Dave Thrasher:  Yeah, absolutely. We talk here in our office about this concept of giving people the gift of high expectations, and high expectations is when you have to have a tough conversation about how somebody can get better. But if you do it and you do it well, you’re really giving them a gift because helping someone to maybe achieve something that they didn’t know they were capable of or maybe they just didn’t know they weren’t doing right and helping give that feedback to help them get better is going to make them have a more fulfilled career, it’s going to have them go home and have a more fulfilled life at home. And so, giving that direct feedback from a place of love is truly giving someone the gift of high expectations.

Alex Bridgeman:  Switching gears a little bit to the kind of lean growth that we talked about a little bit earlier or touched on, you’ve grown the business while remaining profitable and keeping that constraint and also remaining as lean as possible. How do you find that balance between growth and remaining profitable and wise spending and smart investments? How do you build that strategy and build a company around that?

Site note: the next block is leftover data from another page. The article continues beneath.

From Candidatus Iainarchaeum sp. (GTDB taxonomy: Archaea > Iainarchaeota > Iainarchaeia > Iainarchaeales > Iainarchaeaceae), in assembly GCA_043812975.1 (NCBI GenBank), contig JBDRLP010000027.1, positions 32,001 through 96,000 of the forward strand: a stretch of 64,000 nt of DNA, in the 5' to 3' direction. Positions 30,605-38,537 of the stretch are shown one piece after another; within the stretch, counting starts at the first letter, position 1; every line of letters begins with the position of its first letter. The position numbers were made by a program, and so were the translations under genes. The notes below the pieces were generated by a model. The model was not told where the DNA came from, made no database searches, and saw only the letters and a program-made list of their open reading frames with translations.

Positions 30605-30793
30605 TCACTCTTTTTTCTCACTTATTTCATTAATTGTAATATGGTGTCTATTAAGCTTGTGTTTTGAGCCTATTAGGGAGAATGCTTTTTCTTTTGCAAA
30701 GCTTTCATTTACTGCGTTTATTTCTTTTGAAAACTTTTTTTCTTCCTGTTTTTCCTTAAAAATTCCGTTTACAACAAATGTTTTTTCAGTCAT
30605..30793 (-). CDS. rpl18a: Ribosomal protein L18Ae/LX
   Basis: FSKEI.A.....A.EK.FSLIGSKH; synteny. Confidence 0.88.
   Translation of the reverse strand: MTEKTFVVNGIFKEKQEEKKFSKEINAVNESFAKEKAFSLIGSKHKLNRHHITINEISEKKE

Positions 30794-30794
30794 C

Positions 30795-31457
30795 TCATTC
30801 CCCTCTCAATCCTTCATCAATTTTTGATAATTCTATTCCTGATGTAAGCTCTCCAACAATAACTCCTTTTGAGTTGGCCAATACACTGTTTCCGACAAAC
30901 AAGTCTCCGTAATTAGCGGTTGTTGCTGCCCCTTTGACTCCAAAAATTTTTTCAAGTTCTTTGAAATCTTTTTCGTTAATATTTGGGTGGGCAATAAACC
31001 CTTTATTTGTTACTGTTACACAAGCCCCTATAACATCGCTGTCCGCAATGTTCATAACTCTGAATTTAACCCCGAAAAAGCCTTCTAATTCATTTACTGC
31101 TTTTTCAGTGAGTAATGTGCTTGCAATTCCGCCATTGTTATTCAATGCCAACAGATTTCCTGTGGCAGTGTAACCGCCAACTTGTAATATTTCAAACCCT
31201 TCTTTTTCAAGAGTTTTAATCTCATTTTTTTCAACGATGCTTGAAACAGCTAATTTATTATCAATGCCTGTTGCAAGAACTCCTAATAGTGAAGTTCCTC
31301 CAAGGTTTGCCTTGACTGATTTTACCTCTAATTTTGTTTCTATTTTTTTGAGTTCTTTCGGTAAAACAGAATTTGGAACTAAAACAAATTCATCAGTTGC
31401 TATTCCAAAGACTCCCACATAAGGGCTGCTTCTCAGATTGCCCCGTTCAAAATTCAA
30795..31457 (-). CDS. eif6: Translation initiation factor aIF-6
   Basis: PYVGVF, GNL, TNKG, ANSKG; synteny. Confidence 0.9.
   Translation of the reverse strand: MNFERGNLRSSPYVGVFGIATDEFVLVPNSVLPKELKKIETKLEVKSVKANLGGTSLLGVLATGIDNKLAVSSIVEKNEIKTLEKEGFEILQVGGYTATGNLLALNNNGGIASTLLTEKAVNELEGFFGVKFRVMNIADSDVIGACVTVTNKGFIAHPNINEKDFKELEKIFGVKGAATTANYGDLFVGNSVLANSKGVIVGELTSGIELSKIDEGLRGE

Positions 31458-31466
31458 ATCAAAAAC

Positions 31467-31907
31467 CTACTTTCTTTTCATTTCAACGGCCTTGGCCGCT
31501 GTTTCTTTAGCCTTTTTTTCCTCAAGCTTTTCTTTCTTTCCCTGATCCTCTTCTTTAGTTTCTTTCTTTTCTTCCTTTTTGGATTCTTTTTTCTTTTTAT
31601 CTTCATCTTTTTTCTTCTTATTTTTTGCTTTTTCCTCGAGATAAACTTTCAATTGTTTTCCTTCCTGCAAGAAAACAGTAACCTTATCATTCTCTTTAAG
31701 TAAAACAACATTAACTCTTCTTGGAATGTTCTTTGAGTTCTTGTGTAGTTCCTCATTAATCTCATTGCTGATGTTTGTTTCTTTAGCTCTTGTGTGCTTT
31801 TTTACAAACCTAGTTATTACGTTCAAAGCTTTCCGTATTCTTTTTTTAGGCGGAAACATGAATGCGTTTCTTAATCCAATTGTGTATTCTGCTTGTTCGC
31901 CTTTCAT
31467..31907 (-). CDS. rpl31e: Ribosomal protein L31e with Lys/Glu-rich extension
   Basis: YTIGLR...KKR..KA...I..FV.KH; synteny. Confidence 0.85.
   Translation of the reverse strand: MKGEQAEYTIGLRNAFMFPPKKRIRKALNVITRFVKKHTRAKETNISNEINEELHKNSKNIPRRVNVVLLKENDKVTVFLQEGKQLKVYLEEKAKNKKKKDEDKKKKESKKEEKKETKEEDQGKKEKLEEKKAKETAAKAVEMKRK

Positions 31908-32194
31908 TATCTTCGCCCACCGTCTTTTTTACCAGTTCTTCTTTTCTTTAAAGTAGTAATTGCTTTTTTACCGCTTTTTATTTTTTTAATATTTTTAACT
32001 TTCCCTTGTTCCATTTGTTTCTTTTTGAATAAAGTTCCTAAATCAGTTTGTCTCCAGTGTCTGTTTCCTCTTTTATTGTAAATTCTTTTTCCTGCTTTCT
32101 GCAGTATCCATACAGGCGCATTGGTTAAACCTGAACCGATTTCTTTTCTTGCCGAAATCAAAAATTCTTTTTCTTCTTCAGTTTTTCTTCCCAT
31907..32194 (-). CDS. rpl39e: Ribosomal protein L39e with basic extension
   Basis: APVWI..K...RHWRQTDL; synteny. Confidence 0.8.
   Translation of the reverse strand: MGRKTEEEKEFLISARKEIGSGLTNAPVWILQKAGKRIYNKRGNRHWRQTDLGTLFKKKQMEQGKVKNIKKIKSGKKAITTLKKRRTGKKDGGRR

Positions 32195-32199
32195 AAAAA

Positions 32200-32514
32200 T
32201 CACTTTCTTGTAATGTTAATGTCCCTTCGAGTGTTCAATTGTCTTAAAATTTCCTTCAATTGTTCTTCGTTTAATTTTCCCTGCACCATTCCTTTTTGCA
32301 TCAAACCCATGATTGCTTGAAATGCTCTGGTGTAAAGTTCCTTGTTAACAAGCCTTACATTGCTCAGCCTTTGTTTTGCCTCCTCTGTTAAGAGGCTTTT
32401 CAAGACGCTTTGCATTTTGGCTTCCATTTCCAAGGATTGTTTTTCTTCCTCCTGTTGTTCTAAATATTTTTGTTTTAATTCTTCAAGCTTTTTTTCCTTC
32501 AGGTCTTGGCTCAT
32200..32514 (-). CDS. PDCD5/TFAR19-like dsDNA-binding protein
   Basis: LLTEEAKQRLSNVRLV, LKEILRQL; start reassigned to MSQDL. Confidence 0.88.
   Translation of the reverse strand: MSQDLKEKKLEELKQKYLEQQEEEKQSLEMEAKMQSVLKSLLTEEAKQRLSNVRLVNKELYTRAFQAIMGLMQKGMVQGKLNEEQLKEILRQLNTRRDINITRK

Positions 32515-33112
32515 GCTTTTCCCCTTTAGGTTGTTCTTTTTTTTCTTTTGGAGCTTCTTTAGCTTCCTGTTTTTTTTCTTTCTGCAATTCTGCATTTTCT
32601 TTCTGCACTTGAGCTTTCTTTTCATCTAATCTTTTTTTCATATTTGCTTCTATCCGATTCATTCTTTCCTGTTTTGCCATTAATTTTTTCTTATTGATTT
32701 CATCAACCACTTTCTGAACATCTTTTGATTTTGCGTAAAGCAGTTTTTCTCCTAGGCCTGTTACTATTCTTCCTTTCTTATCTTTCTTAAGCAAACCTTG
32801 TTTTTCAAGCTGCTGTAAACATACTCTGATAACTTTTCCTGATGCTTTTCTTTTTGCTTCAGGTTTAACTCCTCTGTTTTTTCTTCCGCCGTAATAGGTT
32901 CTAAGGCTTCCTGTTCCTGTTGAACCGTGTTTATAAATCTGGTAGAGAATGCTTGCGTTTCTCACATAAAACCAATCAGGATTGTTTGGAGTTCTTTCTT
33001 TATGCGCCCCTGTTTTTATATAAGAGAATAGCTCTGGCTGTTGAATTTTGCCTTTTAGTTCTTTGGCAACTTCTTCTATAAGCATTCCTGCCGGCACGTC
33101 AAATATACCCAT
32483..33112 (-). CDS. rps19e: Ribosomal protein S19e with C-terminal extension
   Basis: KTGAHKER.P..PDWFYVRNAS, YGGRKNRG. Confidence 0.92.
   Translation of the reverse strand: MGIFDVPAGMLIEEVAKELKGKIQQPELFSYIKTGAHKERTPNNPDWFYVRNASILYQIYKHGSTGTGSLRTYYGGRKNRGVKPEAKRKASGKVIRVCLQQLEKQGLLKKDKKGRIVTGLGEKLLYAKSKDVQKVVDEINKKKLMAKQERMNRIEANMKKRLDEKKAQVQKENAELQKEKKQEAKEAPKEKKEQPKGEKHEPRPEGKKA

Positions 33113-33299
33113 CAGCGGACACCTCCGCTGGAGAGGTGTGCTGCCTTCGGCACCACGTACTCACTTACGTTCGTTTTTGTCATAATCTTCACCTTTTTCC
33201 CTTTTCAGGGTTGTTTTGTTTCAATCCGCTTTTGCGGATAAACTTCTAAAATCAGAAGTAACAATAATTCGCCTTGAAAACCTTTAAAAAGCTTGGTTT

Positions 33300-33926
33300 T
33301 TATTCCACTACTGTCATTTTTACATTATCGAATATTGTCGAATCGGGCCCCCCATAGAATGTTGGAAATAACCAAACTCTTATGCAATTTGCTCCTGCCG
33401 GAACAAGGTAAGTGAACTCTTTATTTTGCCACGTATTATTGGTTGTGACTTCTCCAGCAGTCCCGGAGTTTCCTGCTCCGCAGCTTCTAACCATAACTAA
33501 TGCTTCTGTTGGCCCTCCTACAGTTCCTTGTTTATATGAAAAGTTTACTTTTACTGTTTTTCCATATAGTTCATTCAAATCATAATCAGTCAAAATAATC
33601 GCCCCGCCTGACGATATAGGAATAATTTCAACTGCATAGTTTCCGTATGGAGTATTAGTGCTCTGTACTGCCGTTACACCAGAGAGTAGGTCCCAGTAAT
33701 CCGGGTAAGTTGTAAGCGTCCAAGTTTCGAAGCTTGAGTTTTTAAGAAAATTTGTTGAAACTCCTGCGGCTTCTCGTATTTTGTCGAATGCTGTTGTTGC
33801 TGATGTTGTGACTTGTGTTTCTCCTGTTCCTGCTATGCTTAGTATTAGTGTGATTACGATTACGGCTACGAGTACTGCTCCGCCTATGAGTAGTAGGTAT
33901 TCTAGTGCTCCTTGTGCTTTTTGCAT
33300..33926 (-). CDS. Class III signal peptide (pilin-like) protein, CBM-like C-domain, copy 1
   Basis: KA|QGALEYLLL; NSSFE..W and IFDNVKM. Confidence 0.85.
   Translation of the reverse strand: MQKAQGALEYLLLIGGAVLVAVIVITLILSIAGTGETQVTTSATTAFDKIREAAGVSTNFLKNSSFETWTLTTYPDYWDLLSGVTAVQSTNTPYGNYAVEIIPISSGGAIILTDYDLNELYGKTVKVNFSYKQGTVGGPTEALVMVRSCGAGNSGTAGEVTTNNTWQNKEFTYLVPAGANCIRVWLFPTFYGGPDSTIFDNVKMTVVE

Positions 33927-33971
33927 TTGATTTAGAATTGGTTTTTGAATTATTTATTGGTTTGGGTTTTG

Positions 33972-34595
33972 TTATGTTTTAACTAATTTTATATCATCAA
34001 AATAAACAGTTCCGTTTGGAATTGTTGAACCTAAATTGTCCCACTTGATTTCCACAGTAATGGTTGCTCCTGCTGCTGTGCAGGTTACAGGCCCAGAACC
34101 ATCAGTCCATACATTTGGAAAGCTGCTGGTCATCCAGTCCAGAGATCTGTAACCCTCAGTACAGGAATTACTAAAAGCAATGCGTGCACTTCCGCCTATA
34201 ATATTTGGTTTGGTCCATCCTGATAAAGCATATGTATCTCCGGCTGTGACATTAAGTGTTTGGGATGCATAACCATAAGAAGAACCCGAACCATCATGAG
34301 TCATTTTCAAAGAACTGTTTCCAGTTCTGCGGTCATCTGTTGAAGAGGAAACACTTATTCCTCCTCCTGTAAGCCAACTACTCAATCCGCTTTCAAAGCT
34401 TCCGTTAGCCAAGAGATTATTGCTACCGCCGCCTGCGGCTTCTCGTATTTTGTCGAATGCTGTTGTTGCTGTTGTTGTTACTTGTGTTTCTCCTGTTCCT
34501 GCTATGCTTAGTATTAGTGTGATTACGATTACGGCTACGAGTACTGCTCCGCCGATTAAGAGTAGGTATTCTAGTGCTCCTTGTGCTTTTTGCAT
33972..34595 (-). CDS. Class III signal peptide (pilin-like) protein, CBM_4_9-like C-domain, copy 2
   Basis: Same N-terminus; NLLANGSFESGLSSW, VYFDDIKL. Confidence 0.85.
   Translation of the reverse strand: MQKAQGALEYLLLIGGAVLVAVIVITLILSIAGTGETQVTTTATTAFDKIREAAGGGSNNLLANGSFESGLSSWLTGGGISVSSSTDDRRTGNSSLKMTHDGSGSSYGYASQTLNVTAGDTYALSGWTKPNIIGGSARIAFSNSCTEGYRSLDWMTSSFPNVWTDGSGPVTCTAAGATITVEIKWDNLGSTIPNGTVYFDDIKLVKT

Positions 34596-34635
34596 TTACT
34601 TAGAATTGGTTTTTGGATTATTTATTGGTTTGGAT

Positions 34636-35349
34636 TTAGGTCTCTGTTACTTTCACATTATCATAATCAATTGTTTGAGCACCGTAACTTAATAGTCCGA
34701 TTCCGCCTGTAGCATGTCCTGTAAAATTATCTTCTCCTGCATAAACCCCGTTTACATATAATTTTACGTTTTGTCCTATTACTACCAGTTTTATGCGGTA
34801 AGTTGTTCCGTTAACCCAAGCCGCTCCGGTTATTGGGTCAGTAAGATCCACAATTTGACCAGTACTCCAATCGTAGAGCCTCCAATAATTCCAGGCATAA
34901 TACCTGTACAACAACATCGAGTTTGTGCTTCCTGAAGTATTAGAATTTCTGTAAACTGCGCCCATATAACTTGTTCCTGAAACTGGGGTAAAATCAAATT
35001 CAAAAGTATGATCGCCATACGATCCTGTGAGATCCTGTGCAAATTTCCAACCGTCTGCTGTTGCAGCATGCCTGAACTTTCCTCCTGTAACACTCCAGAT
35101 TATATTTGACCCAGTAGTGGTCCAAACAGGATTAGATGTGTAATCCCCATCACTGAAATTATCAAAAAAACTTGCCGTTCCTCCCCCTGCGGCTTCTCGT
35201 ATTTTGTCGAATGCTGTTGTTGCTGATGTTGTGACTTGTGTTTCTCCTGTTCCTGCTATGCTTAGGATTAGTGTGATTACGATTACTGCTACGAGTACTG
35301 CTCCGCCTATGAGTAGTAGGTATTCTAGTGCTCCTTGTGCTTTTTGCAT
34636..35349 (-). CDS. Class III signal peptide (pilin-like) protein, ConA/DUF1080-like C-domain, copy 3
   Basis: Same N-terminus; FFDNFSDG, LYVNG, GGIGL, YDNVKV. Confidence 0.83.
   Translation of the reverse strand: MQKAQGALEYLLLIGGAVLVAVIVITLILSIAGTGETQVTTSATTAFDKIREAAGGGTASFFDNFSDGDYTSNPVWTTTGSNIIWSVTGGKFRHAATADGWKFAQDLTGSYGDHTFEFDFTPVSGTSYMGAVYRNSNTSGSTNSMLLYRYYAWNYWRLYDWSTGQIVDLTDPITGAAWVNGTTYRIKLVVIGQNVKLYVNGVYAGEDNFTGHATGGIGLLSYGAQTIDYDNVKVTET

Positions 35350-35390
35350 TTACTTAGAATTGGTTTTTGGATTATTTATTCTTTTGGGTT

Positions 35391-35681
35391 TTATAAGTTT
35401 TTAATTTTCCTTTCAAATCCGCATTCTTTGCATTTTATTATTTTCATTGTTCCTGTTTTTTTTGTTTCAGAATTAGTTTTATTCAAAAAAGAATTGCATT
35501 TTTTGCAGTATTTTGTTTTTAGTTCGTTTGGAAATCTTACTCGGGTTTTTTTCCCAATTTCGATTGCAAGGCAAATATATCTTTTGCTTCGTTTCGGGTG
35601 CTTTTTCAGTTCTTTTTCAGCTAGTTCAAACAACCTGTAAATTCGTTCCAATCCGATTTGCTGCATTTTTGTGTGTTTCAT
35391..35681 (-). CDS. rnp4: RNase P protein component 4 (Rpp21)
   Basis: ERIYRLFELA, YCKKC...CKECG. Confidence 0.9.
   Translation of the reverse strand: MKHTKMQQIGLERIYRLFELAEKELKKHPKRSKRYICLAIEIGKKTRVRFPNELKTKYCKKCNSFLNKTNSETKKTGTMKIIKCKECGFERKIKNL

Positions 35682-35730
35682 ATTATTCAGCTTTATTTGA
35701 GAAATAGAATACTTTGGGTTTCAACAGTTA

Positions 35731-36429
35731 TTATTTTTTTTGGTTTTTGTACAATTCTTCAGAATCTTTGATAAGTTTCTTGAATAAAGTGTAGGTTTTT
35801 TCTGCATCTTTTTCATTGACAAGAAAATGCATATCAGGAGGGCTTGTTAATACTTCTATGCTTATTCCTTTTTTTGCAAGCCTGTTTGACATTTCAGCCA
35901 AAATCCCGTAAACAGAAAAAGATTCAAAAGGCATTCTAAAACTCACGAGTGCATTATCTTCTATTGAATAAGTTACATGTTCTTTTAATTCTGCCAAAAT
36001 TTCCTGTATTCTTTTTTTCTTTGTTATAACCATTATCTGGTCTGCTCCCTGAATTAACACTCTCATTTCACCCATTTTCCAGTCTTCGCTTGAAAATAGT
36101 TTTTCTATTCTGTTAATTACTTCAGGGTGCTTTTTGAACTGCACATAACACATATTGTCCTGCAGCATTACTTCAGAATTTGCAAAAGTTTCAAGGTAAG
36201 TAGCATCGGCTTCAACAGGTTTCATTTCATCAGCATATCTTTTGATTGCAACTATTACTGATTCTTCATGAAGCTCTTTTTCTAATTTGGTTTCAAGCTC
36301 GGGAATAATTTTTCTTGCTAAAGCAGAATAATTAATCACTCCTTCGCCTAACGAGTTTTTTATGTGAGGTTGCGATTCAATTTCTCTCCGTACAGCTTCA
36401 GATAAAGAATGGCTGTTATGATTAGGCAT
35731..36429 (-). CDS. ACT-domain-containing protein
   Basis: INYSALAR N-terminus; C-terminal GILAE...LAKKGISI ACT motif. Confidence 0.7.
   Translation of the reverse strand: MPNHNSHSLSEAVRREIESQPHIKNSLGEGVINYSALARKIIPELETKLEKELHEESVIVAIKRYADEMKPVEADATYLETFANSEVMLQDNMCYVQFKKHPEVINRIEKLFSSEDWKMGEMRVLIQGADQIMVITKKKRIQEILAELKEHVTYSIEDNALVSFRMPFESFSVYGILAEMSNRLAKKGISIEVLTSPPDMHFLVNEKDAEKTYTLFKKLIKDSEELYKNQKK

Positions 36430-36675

Dave Thrasher:  Yeah, I think if you want to be a company that is privately owned, doesn’t take on outside capital, and wants to be around for a long time, paced growth is pretty critical. And so for us, we really think about we need growth, we just want it to be paced. And so, we need to grow because if we want to attract and retain the best and the brightest, we need to continue to grow so that it creates opportunities for our employees to learn new skills and be promoted and make more money for their families and all those kinds of things. But we also don’t want to grow, it’s definitely not a grow at all cost mentality. We don’t want to grow so fast that our culture suffers. And so, figuring out kind of what that balance is. For us, 15 to 20% growth has been sort of our kind of 20 mile march target. And as we get bigger, that percentage gets harder because those dollars start to compound pretty quickly. And so, I’d say if anything, we would downshift growth as we continue to scale. But being able to do that, I listened to another one of your podcasts where there was this analogy of every time you open a new office and you start to produce profitable growth, it’s like a spring that turns into a stream that eventually goes into a river and eventually goes into a lake. And you start to build this pool of resources, and I thought that was a really cool analogy that’s been true for us. If we grow slow enough that we can invest, reinvest our own profits into growth, not use much debt, the more we do that, the more velocity in that river that we get as these different streams start to push more dollars into the system, and then it gives us a bigger pool to pull from when it comes time for that next acquisition or that next investment in growth. And so that’s really been our approach. We’re pretty debt averse. I kind of grew up, I always tell people we grew up in a Dave Ramsey family. We were like you can’t afford it if you can’t pay cash for it kind of people. And as we’ve scaled through acquisition, we’ve had to figure out what is our comfort level with debt and what’s our strategy for debt to make sure that we’re being productively paranoid and that we’re being cautious, in the event of a downturn, would we be able to cashflow these payments and that sort of thing. And so that’s definitely been kind of a more recent learning for us.